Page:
The Google Lunar X Prize is a competition offering a $20 million grand prize to the first privately funded team to place a rover on the surface of the moon that is able to explore 500 m and transmit images back to Earth by 2015. On May 24, the X Prize Foundation which administers the competition reached an agreement to recognize NASA guidelines for protecting historic lunar sites.
The guidelines provide rules for flying over, landing near, and travelling on the surface near sites such as manned and unmanned landing sites, planted or abandoned EVA hardware, and certain human presence indicators such as footprints and rover tracks. The rules were just created in 2011 in response to requests from commercial entities interested in protecting such sites. There had been no prior need for such a document, since only the US and the former USSR performed soft landings on the lunar surface and that not after the 1970′s. NASA acknowledges there may be need for a more multilateral and international guidance with the number of actors steadily increasing. China, India, ESA, and Japan have all crash landed probes on the Moon’s surface.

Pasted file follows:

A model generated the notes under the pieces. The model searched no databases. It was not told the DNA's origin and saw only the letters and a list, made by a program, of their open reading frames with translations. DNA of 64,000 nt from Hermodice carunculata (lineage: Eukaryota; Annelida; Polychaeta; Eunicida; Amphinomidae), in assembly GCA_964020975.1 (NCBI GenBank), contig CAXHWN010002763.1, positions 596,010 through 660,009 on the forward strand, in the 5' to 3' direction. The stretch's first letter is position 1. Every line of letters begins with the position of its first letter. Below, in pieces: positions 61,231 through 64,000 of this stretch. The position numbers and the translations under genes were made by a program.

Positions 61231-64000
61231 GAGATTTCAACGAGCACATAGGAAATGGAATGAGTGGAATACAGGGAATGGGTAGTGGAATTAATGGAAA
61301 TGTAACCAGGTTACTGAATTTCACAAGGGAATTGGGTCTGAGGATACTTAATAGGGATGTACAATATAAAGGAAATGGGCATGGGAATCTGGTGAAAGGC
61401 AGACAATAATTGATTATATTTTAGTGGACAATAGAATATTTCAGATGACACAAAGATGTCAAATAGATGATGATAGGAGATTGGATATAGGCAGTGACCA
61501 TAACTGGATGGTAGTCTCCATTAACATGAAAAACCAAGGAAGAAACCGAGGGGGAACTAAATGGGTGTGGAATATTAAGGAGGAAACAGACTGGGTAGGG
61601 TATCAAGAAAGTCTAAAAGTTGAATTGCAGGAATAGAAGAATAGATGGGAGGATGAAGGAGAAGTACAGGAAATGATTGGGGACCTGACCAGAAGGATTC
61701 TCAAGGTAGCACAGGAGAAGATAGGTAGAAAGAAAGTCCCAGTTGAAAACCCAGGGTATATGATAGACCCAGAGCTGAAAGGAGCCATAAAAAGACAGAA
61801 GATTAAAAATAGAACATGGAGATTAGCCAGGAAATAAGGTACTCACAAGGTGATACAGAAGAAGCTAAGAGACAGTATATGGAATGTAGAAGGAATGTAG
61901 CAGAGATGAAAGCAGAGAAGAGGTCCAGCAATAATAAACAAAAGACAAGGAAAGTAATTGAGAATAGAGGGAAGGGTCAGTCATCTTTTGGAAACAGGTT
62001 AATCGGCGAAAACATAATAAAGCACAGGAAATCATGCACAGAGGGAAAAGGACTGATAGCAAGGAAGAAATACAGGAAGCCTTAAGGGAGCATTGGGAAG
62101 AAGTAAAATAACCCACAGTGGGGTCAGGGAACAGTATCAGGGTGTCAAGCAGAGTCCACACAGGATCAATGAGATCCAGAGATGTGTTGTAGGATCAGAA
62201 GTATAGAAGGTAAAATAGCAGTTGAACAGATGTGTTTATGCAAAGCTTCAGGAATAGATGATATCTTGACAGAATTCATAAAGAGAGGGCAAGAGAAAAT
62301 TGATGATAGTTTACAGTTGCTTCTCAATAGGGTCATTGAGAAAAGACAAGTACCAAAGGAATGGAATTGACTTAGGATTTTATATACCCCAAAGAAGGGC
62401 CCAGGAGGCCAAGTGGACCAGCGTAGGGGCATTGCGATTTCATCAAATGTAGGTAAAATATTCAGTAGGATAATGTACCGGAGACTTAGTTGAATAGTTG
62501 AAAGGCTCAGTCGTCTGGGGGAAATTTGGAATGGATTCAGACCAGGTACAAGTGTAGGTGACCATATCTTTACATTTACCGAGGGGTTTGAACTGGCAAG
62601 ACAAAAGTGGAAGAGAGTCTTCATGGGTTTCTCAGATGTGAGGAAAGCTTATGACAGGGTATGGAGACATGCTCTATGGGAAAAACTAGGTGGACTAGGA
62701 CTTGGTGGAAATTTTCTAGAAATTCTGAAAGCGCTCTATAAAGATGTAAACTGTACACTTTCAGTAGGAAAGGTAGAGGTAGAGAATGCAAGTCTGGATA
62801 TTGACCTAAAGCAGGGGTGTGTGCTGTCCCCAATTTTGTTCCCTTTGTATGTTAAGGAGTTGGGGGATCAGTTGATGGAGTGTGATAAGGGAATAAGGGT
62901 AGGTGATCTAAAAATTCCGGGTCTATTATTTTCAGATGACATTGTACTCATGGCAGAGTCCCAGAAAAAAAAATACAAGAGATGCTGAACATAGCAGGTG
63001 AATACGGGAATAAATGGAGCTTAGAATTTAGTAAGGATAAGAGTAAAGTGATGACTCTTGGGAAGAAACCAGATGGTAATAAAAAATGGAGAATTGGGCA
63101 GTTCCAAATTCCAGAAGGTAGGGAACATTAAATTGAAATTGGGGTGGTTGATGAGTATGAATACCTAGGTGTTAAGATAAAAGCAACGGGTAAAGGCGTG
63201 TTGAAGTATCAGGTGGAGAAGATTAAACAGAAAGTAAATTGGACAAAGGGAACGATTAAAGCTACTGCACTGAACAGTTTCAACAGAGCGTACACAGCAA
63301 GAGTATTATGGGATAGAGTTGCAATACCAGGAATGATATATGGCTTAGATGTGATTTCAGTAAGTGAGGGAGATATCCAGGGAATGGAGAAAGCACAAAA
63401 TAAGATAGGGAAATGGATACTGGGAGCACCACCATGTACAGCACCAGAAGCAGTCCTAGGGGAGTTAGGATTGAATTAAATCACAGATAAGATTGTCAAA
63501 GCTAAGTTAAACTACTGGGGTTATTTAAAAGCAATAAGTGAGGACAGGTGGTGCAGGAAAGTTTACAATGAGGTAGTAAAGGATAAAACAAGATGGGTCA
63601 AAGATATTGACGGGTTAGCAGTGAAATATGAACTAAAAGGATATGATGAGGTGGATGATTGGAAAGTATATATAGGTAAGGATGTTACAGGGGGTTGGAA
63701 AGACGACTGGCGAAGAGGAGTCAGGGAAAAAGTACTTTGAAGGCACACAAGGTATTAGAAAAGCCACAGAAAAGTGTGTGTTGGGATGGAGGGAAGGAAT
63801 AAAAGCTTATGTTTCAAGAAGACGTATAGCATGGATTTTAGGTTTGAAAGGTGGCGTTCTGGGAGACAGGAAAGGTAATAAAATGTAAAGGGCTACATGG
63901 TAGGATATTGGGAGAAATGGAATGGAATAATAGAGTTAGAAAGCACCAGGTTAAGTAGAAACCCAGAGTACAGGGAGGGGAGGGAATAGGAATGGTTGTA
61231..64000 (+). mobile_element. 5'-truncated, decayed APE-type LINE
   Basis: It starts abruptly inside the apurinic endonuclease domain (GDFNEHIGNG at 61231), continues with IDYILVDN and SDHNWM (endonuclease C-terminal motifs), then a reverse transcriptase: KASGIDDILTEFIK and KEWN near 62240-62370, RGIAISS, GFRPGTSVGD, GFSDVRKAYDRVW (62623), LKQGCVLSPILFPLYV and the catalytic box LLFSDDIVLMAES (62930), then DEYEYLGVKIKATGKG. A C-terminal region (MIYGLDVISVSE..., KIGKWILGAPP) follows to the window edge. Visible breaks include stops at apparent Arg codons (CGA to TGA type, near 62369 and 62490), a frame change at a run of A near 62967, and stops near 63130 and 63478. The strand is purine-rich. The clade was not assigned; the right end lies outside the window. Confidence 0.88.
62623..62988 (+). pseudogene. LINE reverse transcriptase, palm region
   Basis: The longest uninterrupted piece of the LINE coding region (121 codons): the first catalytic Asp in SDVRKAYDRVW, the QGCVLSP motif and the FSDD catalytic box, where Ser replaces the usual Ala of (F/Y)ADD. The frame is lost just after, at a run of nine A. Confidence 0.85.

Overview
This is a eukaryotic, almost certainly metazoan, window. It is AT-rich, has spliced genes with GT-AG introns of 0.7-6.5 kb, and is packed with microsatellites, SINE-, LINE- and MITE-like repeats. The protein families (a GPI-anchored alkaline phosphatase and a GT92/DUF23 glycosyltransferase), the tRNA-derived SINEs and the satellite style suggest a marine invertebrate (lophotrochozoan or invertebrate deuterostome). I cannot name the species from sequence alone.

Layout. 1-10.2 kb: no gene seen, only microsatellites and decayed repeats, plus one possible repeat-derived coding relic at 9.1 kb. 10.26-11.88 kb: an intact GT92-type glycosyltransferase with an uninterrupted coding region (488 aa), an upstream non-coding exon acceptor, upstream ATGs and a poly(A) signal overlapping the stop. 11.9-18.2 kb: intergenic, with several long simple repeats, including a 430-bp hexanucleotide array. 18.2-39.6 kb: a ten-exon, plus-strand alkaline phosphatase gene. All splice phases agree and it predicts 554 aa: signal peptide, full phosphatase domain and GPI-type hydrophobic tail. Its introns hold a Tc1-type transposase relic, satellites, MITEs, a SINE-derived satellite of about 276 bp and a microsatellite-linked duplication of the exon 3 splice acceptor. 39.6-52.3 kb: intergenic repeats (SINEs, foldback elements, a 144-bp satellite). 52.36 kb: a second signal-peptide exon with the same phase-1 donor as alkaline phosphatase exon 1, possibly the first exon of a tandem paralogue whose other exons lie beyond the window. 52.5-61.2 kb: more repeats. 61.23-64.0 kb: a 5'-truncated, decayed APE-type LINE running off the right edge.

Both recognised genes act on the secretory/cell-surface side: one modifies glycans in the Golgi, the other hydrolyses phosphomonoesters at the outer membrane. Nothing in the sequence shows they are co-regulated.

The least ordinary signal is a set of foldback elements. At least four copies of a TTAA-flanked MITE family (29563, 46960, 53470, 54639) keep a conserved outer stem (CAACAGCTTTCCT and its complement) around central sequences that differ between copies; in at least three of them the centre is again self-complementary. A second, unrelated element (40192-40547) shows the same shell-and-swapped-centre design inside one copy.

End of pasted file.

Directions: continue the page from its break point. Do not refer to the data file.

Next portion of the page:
The protection of these sites will be all the more challenging since one of Google Lunar X Prize’s bonuses is awarded to teams who photograph a lunar heritage site, which presumably requires landing a spacecraft and driving a rover in the vicinity of such protected sites.
To-date, 26 teams have registered as contestants for the prize with members from a plethora of countries and a wide array of experience. Some of the teams are planning to build their own launchers to carry their lunar probes, others are making arrangements to piggyback on existing launch vehicles. According to Alexandra Hall, Senior Director of Google Lunar X Prize, 2012 will likely see some shifts as some teams merge and others dissolve, unable to meet their funding or technical needs.
See some of the Google Lunar X Prize creations below: